It’s been awhile since I posted something, and this time it’s not just because I had forgotten or didn’t have the time. This time we were hit with some news that truthfully, for a while I didn’t know how to even begin writing about. Not long after finding out I was pregnant, Kayla devoloped a rash on her arms. I wrote it off for a few days as nothing until it seemed to change and not improve. I eventually called her doctor and found out that Fifth disease was going around and after talking a bit with the nurse, we were reasonably sure that’s what she had. (The next couple days just confirmed it)
By chance, I mentioned I was pregnant while on the phone with Kayla’s doctors office. I was a bit wary when I was asked how far along and to call my doctor right away to let them know I had most likely been exposed to Fifth disease. I knew nothing of this childhood illness so I was a bit concerned it required a call to my midwife’s office. I called them up after I finished discussing what to do for Kayla, and left a message with my doctor. While I was waiting I looked up exactly what this “Fifth disease” was online.
For those of you who don’t know what it is, it’s a mild rash illness that occurs most commonly in children. It’s real name is Parvovirus B19 but is called Fifth disease as it was the fifth of the classical childhood skin rashes. Overall, it’s not that big of a deal. You are contagious before you get a rash and Kayla didn’t show any of the symptoms they list associated with it like a fever or cold like symptoms until she randomly got the rash. She did seem to scratch a bit when the rash was at it’s worse, but not horribly and we just used a bit of rash cream to calm the itch. At least now that she’s had it, she’s developed immunity and we’ll never have to worry about it again.
You can see why it’s also called “Slapped cheek disease”
If it’s not that big of a deal then why was I told to call my doctor? Well apparently one of the things the parvovirus does is block red blood cell production. In an otherwise healthy child, or adult who isn’t immune, you have enough red blood cells to get you through the admittedly long run the disease takes on your body. In a pregnant woman, the virus can pass to the baby and can infect them as well. This can lead to anemia in the fetus, and in some cases; severe anemia, hydrops fetalis, and miscarriage. The chances are low, mainly because 50% of adults are immune, it still has to pass to the baby and then it would have to be a severe case in the fetus for anything majorly wrong to occur. However, chances of problems are a bit higher while in the first trimester, and I had just found out I was even pregnant.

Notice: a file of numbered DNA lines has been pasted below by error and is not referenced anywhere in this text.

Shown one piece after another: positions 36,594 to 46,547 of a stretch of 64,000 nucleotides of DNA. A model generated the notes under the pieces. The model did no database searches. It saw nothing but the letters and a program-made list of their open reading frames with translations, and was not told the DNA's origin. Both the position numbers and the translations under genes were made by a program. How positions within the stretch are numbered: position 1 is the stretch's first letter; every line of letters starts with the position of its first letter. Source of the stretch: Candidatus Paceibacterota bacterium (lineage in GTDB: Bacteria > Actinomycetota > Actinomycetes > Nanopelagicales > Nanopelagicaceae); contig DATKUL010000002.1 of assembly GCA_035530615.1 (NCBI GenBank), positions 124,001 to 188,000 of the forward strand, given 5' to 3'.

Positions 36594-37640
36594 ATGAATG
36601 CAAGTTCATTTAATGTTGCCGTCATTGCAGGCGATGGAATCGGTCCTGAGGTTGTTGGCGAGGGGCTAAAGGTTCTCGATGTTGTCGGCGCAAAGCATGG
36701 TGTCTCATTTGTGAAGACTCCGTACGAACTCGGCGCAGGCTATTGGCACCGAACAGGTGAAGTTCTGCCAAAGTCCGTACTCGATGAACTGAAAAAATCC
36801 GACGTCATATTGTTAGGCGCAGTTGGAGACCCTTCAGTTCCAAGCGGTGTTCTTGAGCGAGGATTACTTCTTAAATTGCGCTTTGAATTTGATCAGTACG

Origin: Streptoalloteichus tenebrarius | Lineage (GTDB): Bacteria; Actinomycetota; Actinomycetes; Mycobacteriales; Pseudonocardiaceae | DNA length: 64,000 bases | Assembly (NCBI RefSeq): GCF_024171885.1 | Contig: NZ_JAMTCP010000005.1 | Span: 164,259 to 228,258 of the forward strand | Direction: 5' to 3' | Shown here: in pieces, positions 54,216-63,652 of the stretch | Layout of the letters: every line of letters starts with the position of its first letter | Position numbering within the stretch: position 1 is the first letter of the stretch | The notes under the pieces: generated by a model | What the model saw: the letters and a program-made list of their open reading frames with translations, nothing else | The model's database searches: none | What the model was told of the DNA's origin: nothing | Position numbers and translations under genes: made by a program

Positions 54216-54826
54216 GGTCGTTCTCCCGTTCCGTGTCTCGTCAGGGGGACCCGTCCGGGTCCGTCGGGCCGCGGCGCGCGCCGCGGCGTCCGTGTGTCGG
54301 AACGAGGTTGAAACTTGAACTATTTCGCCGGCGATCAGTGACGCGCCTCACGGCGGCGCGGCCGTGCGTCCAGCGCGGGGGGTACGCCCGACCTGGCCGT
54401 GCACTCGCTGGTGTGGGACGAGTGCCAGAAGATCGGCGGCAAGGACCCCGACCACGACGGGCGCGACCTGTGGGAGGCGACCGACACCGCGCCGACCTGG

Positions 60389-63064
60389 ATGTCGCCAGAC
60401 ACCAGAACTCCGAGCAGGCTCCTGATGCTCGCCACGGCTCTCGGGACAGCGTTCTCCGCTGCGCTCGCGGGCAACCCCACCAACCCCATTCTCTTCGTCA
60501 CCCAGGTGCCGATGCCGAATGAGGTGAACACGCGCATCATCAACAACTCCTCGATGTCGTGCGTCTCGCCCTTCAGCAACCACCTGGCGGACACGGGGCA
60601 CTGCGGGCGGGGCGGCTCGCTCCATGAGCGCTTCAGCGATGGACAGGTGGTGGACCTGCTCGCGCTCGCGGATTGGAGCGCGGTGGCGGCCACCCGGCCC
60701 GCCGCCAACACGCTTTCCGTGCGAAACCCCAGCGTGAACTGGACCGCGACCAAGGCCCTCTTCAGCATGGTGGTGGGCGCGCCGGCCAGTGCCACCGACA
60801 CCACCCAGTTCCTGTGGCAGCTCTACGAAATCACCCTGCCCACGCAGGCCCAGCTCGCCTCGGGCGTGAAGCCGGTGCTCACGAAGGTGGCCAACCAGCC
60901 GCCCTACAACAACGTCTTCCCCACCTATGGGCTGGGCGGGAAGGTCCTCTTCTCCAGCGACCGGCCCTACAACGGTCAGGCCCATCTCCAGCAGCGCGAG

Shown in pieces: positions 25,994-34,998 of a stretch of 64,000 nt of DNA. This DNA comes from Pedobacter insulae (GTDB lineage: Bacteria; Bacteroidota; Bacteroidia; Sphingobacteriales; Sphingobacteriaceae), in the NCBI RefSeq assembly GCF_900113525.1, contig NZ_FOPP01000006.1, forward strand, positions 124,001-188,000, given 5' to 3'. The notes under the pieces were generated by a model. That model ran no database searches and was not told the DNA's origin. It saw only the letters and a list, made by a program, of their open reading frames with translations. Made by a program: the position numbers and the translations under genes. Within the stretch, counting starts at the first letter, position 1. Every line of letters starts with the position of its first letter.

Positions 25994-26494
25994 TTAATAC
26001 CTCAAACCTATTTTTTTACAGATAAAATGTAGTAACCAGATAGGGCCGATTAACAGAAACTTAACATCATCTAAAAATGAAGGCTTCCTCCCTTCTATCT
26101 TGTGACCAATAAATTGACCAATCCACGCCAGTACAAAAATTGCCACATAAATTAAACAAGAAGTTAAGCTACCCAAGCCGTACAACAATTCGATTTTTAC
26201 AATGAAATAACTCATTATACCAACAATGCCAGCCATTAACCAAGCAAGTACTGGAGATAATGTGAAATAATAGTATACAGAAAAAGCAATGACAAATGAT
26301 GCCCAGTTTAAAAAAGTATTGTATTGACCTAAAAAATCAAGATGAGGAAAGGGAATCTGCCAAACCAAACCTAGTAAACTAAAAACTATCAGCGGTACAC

My doctor scheduled a blood test when I came in at the end of the week for my first sonogram on June 17th. I was fairly confident that I would be immune and didn’t worry overly much about it. It was more than two weeks later that I came in for my regular doctors visit that I was told that I actually tested positive for the virus. I figured they would call me with results, so I had assumed I had tested negative. As she was going over the information, I was trying valiantly not to bust out crying when slammed with the news that I would have to go see a “Maternal Fetal Specialist for high risk pregnancy’s” for about 10-12 weeks. Even knowing the risk is low, having it put that way, and calling out the specialist is such a manner about knocked me off my seat.
So on top of some pretty horrible morning sickness and food aversions, I had a worry about what exactly was going to come of this seemingly mild illness I had caught. Kayla was already over the rash, it was like it barely even phased her, but it was just the beginning for me and the baby. Going to the specialist gave me some more information, but left me feeling a bit helpless. Because I was only 10 weeks pregnant on my first visit, there really wasn’t much they could see in regards to if the baby was infected. The could check for a build up of fluids, or if the baby seemed to be in distress, but they wouldn’t be able to check for anemia until I was at least 16 weeks. If the baby did end up showing anemia severe enough to warrant a problem, they could do a blood transfusion through the umbilical cord but not until I was about 20 weeks pregnant. (They would do it a few weeks earlier if it was absolutely needed though)
Some days I didn’t even see the point in going because even if they could tell anything, nothing would really be able to be done about it until I was almost out of the danger zone. I was worried and frustrated for the longest time. This baby didn’t give me much time to worry about it though as I seemed to be constantly sick and now as I’m 18 weeks, have had a total of 5 sonograms, and have only 2 more visits to the specialists before I can stop being monitored with no problems having been seen in all this time, the tension is slowly leaving. I’m still sick, thinking or looking at certain foods makes me frown in disgust, and the baby didn’t cooperate when we tried to find out the gender, but at least this is soon to be off my plate.
Since nothing has shown to be wrong, I’m going to take the two sonograms over the next couple weeks as just excuses to see my baby (without wanting to give the stinker beatings for making me miserable) and hopefully find out the gender.